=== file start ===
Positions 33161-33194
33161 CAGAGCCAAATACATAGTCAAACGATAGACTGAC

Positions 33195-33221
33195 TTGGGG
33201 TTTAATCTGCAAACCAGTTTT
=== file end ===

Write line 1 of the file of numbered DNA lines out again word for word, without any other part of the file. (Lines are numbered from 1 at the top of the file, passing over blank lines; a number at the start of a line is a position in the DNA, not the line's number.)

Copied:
Positions 33161-33194